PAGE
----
There remained one last frightening surprise of the Tate-LaBianca murder trial.  When the trial resumed on November 30 following Manson's testimony, Ronald Hughes, defense attorney for Leslie Van Houten failed to show.  A subsequent investigation revealed he had disappeared over the weekend while camping in the remote Sespe Hot Springs area northwest of Los Angeles.  It is widely believed that Hughes was ordered murdered by Manson for his determination to pursue a defense strategy at odds with that favored by Manson. Hughes had made clear his hope to show that Van Houten was not acting independently--as Manson suggested--but was completely controlled in her actions by Manson.

Manson's defense attorney, Irving Kanarek, argued to the jury that the female defendants committed the Tate and LaBianca murders out of a love of the crimes' true mastermind, the absent Tex Watson.  Kanarek suggested that Manson was being persecuted because of his "life style."  He argued that the prosecution's theory of a motive was fanciful.  His argument lasted seven days, prompting Judge Older to call it "no longer an argument but a filibuster."

Bugliosi's powerful summation described Charles Manson as "the Mephistophelean guru" who "sent out from the fires of hell at Spahn Ranch three heartless, bloodthirsty robots and--unfortunately for him--one human being, the little hippie girl Linda Kasabian."  Bugliosi ended his summation with "a roll call of the dead":  "Ladies and gentlemen of the jury, Sharon Tate...Abigail Folger...Voytek Frykowski...Jay Sebring...Steven Parent...Leno LaBianca...Rosemary LaBianca...are not here with us in this courtroom, but from their graves they cry out for justice."

The jury deliberated a week before returning its verdict on January 25, 1971.  The jury found all defendants guilty on each count of first-degree murder.  After hearing additional evidence in the penalty phase of the trial, the jury completed its work by sentencing each of the four defendants to death on March 29. As the clerk read the verdict, Manson shouted, "You people have no authority over me."  Patricia Krenwinkel declared, "You have judged yourselves."  Susan Atkins said, "Better lock your doors and watch your own kids."  Leslie Van Houten complained, "The whole system is a game."  The trial was over.  At over nine-months, it had been the longest and and most expensive in American history.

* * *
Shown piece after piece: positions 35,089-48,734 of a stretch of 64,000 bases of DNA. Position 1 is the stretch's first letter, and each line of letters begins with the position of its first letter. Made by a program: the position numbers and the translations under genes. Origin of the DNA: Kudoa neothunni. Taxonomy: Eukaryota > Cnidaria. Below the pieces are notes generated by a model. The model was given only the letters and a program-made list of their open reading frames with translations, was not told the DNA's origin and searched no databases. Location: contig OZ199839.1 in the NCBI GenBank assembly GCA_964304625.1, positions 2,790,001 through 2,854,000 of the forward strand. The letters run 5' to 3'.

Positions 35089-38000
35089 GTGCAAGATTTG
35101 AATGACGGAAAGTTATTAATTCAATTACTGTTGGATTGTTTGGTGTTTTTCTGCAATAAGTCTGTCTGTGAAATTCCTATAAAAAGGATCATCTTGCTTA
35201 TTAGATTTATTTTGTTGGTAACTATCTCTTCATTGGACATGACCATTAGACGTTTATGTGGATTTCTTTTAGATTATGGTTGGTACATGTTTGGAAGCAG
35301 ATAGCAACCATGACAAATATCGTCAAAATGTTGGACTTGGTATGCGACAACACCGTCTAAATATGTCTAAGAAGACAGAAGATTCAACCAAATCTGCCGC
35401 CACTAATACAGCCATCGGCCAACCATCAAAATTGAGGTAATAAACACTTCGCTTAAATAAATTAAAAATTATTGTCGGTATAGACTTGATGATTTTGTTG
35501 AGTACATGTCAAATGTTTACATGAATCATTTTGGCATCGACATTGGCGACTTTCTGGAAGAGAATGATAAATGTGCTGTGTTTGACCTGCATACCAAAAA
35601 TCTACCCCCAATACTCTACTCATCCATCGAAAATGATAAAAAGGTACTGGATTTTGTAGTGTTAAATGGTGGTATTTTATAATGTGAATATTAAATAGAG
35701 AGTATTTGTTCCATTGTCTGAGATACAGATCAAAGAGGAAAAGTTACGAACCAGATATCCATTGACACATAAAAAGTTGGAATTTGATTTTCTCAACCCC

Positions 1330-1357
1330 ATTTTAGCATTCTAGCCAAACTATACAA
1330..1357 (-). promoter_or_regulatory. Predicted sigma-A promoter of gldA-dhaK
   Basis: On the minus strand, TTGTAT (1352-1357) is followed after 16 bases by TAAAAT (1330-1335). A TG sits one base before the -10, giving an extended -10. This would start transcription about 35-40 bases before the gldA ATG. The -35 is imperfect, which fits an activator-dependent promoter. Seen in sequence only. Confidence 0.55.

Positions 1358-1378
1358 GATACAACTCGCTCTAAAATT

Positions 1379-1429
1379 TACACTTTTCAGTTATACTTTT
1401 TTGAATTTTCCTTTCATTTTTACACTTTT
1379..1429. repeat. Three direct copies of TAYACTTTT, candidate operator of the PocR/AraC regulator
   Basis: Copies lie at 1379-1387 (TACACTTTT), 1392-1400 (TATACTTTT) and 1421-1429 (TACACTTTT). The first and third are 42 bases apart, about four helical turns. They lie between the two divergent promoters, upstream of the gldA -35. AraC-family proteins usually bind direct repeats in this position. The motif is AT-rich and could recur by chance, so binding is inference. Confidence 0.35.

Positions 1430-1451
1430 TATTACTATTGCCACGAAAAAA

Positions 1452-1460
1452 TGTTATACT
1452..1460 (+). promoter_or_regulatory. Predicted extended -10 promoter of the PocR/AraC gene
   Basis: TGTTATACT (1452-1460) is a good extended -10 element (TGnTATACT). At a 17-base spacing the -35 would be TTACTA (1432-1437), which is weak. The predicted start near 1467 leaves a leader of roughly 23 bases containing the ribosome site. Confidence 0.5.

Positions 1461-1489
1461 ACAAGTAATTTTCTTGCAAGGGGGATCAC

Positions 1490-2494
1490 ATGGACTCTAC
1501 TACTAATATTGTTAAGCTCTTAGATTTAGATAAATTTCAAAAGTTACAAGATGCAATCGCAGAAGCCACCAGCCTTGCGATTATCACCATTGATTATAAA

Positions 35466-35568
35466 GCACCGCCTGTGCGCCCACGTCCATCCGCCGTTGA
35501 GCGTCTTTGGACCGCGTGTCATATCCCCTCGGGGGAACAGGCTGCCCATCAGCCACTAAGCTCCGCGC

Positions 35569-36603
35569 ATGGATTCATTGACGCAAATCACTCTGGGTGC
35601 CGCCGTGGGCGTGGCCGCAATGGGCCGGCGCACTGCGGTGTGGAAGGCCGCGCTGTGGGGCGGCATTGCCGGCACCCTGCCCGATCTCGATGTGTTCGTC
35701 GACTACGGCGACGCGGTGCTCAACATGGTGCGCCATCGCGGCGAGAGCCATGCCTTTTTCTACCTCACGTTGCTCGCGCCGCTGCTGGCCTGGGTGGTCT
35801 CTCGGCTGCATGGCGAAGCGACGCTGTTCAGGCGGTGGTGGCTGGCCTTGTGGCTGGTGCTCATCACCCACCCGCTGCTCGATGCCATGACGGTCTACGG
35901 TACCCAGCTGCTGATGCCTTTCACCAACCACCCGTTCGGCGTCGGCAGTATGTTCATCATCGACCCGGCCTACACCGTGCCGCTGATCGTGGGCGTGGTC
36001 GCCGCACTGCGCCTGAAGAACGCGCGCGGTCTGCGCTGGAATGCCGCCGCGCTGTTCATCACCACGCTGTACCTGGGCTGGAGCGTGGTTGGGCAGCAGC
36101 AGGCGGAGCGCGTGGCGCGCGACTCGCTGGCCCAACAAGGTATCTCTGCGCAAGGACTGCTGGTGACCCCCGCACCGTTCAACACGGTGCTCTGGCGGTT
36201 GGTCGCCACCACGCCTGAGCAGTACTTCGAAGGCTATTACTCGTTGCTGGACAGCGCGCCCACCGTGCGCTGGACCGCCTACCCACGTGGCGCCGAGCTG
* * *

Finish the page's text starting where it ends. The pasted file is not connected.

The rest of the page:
TRIAL AFTERMATH

The death sentences imposed by the Tate-LaBianca jury would never be imposed, thanks to a California Supreme Court ruling in 1972 declaring the state's death penalty law unconstitutional.  The death sentences for the four convicted defendants, as well as for Tex Watson who had been convicted and sentenced to death in a separate trial in 1971, were commuted to life in prison.  All five currently remain in prison in California.

Charles Manson is incarcerated at in a maximum security section of a state penitentiary in Concoran, California. He has been denied parole eleven times, most recently in 2007.  In prison, he has assaulted prison staff a half dozen times.  A search of his the prison chapel where Manson took a job in 1980 revealed his hidden cache including marijuana, one hundred feet of nylon rope, and a mail-order catalog for hot air balloons.  In 1986, he published his story, Manson in His Own Words.  In his book, Manson claims: "My eyes are cameras.  My mind is tuned to more television channels than exist in your world.  And it suffers no censorship.  Through it, I have a world and the universe as my own."

All three female defendants have expressed remorse for their crimes, been exemplary inmates, and offered their time for charity work.  Yet none has been released by the California Parole Board, even though each of them was young and clearly under Manson's powerful influence at the time of their crimes.  There is no question that but for their unfortunate connection with Charles Manson, none would have committed murder.  It is sad, but undoubtedly true, that parole boards are political bodies that base decisions as much upon anticipated public reaction to their decisions as on a careful review of a parole applicant's prison record and statements. 

Susan Atkins died in prison of terminal brain cancer in September 2009.  The remaining Manson family defendants (excluding Charlie, of course) deserve release, but given the reality of politics, might never again experience freedom. 

2009 Update: CNN, "Aging Manson Family Members Long for Freedom"